One thing sounded really good to me during the long, 36-hour trip home from India this week – to bend an elbow at the Kettlehouse and relive the adventures with good friends.
I probably dreamed about it a little on the plane as I drank German beers and reveled in good bread and other solid foods that didn’t have the smell of curry about them.
I figured there would be snow on the ground in Missoula, and I’d smell the brewery from around the corner, that inviting, warm-grapenuts smell of grains cooking.
I’d sidle up to the bar, and Mitch or Al, most likely Al, would rib me about something I’d blogged from India. And I’d grip a pint of Doublehaul and laugh about something Al wrote on his little whiteboard of wisdom.
Instead, I walked up to Kettlehouse last night to find a bouncer smoking at the door telling me that the brewery was at capacity, and that I would have to wait for someone to leave.
I looked into the warm, inviting interior, curiously devoid of people. I watched as people walked up to the bar and ordered drinks as if it was a Saturday afternoon.
The boisterous atmosphere of the Kettlehouse had settled to a healthy din as the new Gourds album could be heard clearly above the chatter.
“Should only be about five minutes,” the bouncer said.
Fifteen-minutes later, standing with a crowd of at least a dozen people, I finally got in, but my companion had to wait.
I stolled into the brewery wondering what kind of America I had come back to.
This is not the fault of the Kettlehouse, its owners or staff. The whole situation, as I understand it, is out of their control.
So don’t mistake me, this is not meant to slam the K-Hole, rather, it’s written out of frustration for a series of events dating back several months that have made it increasingly difficult to just go out and enjoy a craft-brewed beer.
First, the pressure on breweries to close their doors at 8 p.m. made it tough if you, like me, work late and can’t get up to the brewery for a beer until after 7:30 p.m.
Second, pressure from the MTA led to the Montana Department of Revenue raiding stores and pulling high-gravity beer off of shelves, which led to stores voluntarily removing some of the best beers in the world from their shelves.
Third, a crackdown by the Fire Marshall led to capacity controls limiting the amount of people in places like the Kettlehouse and the Rhino.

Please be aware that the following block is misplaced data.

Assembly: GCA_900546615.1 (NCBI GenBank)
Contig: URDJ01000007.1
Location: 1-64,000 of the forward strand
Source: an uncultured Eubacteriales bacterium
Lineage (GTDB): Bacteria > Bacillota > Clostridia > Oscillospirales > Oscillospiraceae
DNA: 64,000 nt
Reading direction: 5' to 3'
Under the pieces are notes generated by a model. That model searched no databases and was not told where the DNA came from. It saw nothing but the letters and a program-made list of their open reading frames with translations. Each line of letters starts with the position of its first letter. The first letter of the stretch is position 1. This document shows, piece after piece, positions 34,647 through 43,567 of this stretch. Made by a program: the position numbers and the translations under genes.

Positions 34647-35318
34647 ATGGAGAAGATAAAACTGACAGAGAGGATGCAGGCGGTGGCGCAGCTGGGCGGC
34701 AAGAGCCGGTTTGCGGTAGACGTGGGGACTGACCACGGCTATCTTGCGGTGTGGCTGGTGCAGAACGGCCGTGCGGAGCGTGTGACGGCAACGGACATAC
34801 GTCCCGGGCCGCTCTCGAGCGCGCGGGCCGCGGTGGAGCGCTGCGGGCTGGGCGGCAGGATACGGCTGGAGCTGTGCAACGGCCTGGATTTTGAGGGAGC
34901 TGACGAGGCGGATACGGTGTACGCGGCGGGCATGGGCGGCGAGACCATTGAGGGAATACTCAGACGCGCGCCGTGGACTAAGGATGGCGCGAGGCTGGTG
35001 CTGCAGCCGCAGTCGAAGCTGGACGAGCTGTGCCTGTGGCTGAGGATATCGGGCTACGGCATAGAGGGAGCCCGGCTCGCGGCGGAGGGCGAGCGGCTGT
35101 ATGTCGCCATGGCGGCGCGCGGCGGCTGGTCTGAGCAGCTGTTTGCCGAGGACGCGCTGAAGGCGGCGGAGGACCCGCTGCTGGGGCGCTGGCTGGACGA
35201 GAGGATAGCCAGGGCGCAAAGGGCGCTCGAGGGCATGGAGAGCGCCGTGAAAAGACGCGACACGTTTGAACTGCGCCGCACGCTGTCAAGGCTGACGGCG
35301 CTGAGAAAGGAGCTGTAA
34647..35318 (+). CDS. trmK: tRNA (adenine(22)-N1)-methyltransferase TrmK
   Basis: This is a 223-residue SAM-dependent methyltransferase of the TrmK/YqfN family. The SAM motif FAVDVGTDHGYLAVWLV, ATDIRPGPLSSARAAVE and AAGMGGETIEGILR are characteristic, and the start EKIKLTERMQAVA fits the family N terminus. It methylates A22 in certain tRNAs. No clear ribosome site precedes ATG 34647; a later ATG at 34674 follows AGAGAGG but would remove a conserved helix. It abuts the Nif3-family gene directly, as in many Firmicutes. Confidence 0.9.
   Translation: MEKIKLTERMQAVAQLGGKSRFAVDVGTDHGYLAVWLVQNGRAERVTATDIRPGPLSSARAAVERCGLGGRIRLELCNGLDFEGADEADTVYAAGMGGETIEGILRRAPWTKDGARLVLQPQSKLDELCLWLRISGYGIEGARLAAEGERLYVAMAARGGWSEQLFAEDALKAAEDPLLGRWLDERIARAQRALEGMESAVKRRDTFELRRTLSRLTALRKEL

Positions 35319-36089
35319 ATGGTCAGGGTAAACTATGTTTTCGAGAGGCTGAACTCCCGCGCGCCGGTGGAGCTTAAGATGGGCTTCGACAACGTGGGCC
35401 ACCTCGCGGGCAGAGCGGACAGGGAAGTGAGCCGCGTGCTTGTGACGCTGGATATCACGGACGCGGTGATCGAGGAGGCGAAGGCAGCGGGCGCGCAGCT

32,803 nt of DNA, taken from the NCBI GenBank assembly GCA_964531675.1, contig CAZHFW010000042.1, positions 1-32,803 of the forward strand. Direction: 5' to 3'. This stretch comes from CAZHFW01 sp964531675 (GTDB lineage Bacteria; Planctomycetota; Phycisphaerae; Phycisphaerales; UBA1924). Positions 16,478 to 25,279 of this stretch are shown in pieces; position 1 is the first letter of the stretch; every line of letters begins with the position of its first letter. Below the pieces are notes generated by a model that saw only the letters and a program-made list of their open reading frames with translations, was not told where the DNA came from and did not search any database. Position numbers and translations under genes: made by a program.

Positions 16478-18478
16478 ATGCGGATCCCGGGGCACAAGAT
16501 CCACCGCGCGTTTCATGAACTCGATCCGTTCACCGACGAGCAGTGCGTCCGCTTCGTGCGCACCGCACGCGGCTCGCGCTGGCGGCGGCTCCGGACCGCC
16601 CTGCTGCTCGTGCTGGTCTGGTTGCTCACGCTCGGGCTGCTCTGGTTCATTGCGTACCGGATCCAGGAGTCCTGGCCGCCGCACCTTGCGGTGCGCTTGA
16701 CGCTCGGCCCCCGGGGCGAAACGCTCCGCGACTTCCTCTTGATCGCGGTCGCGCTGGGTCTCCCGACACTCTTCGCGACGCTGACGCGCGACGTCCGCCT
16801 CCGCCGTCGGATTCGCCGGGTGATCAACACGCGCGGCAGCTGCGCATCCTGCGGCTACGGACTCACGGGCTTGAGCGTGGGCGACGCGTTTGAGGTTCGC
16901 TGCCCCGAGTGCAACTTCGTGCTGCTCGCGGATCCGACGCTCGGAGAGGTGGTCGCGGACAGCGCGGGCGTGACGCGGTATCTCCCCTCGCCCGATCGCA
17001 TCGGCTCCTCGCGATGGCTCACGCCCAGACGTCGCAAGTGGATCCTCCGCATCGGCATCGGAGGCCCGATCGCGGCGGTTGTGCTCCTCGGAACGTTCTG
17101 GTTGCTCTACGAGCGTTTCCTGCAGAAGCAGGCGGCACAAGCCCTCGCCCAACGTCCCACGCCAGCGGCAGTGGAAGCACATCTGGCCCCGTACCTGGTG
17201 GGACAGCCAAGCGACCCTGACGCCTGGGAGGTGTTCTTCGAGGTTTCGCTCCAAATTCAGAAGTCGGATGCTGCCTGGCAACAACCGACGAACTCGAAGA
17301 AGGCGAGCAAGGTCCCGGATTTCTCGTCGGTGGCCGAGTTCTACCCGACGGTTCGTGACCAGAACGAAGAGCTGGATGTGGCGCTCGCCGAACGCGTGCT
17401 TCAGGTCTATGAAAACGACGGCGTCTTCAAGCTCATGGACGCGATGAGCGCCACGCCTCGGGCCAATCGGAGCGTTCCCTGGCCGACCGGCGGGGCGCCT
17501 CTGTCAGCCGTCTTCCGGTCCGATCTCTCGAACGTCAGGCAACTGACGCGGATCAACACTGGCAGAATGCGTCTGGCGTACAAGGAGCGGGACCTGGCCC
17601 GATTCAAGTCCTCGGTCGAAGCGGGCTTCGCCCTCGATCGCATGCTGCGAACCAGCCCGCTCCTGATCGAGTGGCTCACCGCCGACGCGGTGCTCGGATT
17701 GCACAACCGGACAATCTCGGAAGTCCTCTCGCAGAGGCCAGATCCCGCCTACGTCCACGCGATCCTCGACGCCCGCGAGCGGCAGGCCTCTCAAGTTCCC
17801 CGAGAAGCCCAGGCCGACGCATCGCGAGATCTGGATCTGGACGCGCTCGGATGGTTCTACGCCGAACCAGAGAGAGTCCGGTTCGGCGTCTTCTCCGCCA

I understand the need for safety, especially in a world where lawsuits dictate policy. I understand the need for laws governing the consumption and sale of alcohol, which is a drug.
What I do not understand is why creative solutions cannot be found to help promote Montana’s craft-brew industry, which has bent whichever way both the MTA and Department of Revenue want in order to maintain good relations and to be able to operate under existing guidelines.
States that promote their craft breweries have seen a surplus in tourism dollars. California, Oregon, Washington and Colorado all benefit from their breweries. Montana still treats breweries as if they are saloons and brothels attempting to corrupt the wholesome settlers of the west.
Sadly it comes down to money. The MTA has copious amounts of it to throw at the legislature to protect its inheritance system, while the state can’t seem to get past post-prohibition laws meant to legislate morality.
We’ve come a long way in this country regarding personal rights and freedoms guaranteed by the Constitution, but we seem determined to hang on to some notion that government knows what’s best for its citizenry rather than the other way around. “Of the people, by the people and for the people.” At least that’s how I understood it.
I know it’s just beer. But the control of it remains a symbol of old and decrepit thinking instead of opportunistic optimism in the face of recession. Montana needs new revenue streams. The government needs to get out of the business of alcohol unless it is to promote the tourism industry based on the state’s craft breweries, wineries and fledgling craft-distilling industry.
For now, I’ll buy a four-pack of Doublehaul and head home to enjoy its frothy goodness. If the MTA is mistaken enough to think that by harassing breweries it will garner more business or somehow protect its dead legacy, well, I’ve got news for them. Montanans like good, local beer brewed by people who live here and who serve their product fresh.
Perhaps it’s hard to see that from the dim, smokey interior of an empty tavern.